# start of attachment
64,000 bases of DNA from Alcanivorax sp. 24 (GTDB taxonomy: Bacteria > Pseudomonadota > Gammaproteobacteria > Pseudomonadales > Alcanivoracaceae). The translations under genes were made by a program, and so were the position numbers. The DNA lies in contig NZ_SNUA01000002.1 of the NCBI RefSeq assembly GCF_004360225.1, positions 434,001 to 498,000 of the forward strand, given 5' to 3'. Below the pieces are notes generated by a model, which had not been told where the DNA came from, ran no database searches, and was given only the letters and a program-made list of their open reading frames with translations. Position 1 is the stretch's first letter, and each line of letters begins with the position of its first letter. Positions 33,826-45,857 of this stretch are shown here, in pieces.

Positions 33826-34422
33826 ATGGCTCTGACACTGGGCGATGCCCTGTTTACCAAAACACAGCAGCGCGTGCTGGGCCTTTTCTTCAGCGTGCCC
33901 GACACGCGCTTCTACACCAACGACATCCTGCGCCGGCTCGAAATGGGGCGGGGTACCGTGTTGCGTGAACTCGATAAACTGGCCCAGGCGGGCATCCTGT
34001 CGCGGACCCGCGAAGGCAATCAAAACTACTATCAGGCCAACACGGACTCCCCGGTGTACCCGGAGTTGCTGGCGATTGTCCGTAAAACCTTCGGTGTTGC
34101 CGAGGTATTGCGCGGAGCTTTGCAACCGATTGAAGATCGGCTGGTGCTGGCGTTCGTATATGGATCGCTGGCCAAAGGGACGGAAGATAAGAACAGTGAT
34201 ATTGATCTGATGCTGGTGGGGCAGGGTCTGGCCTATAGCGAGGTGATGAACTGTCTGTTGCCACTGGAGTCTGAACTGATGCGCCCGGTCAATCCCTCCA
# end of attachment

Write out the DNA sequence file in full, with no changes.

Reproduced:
64,000 bases of DNA from Alcanivorax sp. 24 (GTDB taxonomy: Bacteria > Pseudomonadota > Gammaproteobacteria > Pseudomonadales > Alcanivoracaceae). The translations under genes were made by a program, and so were the position numbers. The DNA lies in contig NZ_SNUA01000002.1 of the NCBI RefSeq assembly GCF_004360225.1, positions 434,001 to 498,000 of the forward strand, given 5' to 3'. Below the pieces are notes generated by a model, which had not been told where the DNA came from, ran no database searches, and was given only the letters and a program-made list of their open reading frames with translations. Position 1 is the stretch's first letter, and each line of letters begins with the position of its first letter. Positions 33,826-45,857 of this stretch are shown here, in pieces.

Positions 33826-34422
33826 ATGGCTCTGACACTGGGCGATGCCCTGTTTACCAAAACACAGCAGCGCGTGCTGGGCCTTTTCTTCAGCGTGCCC
33901 GACACGCGCTTCTACACCAACGACATCCTGCGCCGGCTCGAAATGGGGCGGGGTACCGTGTTGCGTGAACTCGATAAACTGGCCCAGGCGGGCATCCTGT
34001 CGCGGACCCGCGAAGGCAATCAAAACTACTATCAGGCCAACACGGACTCCCCGGTGTACCCGGAGTTGCTGGCGATTGTCCGTAAAACCTTCGGTGTTGC
34101 CGAGGTATTGCGCGGAGCTTTGCAACCGATTGAAGATCGGCTGGTGCTGGCGTTCGTATATGGATCGCTGGCCAAAGGGACGGAAGATAAGAACAGTGAT
34201 ATTGATCTGATGCTGGTGGGGCAGGGTCTGGCCTATAGCGAGGTGATGAACTGTCTGTTGCCACTGGAGTCTGAACTGATGCGCCCGGTCAATCCCTCCA